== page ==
Light, chlorophyll, carboxylase activity andCO2 fixation at various depths in thechlorenchyma of Opuntia ficus-indica (L.)Miller under current and elevated CO2

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Nobel, Park S.; Cui, Muyi; Israel, Alvaro A.
CO2; uptake; light distribution; Opuntia ficus-indica (prickly pear cactus); phosphoenolpyruvate carboxylase; Rubisco; Bioresource and Agricultural Engineering
article description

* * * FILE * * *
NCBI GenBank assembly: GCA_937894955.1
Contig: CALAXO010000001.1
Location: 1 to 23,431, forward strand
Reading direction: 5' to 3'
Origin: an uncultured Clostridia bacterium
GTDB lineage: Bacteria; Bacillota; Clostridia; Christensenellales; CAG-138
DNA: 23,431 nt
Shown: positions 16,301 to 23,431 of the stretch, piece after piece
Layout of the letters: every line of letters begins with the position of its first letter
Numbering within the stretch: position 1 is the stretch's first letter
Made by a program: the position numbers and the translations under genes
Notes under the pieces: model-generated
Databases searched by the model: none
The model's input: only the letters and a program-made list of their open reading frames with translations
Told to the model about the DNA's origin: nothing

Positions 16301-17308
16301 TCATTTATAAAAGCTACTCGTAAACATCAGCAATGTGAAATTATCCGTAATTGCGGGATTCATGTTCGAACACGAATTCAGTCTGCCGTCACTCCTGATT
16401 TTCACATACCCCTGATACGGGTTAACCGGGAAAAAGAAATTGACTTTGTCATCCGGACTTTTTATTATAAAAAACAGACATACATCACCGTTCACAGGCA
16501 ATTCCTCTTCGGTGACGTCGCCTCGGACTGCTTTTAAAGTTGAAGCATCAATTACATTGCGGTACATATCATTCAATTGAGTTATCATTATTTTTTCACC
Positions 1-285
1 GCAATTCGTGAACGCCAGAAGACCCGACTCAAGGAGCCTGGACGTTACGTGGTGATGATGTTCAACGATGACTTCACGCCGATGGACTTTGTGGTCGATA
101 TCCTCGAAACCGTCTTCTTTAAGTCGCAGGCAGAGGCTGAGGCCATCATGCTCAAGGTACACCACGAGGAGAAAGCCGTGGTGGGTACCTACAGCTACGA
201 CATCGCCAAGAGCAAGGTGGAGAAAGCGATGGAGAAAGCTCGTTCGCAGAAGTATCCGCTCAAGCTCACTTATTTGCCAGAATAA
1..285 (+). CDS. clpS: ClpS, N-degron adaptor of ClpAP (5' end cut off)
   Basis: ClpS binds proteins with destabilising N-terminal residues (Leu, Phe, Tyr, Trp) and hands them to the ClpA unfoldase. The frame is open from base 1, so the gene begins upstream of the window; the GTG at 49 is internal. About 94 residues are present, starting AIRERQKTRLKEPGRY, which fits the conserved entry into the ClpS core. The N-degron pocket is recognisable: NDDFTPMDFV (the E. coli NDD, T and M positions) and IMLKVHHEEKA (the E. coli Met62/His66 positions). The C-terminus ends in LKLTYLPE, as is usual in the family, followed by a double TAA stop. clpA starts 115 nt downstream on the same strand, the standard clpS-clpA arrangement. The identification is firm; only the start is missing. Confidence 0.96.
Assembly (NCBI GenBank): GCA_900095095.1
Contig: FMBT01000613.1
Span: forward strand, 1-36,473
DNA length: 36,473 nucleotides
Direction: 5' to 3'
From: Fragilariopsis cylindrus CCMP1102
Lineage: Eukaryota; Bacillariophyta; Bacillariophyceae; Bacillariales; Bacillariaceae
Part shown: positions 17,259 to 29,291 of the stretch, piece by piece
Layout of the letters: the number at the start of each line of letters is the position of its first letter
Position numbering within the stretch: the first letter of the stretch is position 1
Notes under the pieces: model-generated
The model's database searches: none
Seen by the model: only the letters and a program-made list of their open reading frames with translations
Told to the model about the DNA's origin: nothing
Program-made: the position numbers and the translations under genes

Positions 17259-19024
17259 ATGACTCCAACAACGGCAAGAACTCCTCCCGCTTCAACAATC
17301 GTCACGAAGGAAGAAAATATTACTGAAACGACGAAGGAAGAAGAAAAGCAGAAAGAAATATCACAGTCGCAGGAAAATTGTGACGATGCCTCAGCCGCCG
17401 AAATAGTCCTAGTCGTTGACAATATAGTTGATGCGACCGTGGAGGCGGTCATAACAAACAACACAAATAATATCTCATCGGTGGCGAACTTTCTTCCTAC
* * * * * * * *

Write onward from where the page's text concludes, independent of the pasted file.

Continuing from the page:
Mature cladodes of Opuntia ficus-indica (L.) Miller have a thick chlorenchyma (about 4 mm) with a relatively high chlorophyll content (0-65 g m-2), suggesting that light may be greatly attenuated and hence CO2 fixation negligible in the inner part of this tissue. Indeed, blue light (400-470 nm) and red light (670-685 nm) were 99% attenuated in the outer 2 mm of the chlorenchyma when the cladodes developed under both current and elevated CO2 concentrations. Nevertheless, the nocturnal acidity increase and 14C accumulation following a brief exposure to 14CO2 at night decreased only 22 to 47% for a layer 2-3 mm deep in the chlorenchyma of this CAM plant. Under a particular growth CO2, the activities of both ribulose-l,5-bispbospbate carboxylase/oxygenase and phosphoenolpyruvate carboxylase were similar for each of the outer three 1-mm-thick layers of tbe chlorenchyma. Therefore, although the light level and total chlorophyll decreased sharply with depth and the chlorophyll a/b ratio also decreased, substantial CO2 fixation apparently occurs throughout most of the chlorenchyma. When O. ficus-indica was grown under 720 μmol CO2 mol-1, the chlorenchyma was 20% thicker but contained 11% less chlorophyll and had a lower absorptance than under the current CO2 concentration (370 μmol mol-1). Greater nocturnal acidity increases and 14C accumulation following exposure to 14CO2 at night occurred at the doubled CO2 concentration despite 29-39% reductions in the activities of the two carboxylating enzymes, the lower absorptance, and a 24% increase in the cladode reflectance from 400 to 700 nm.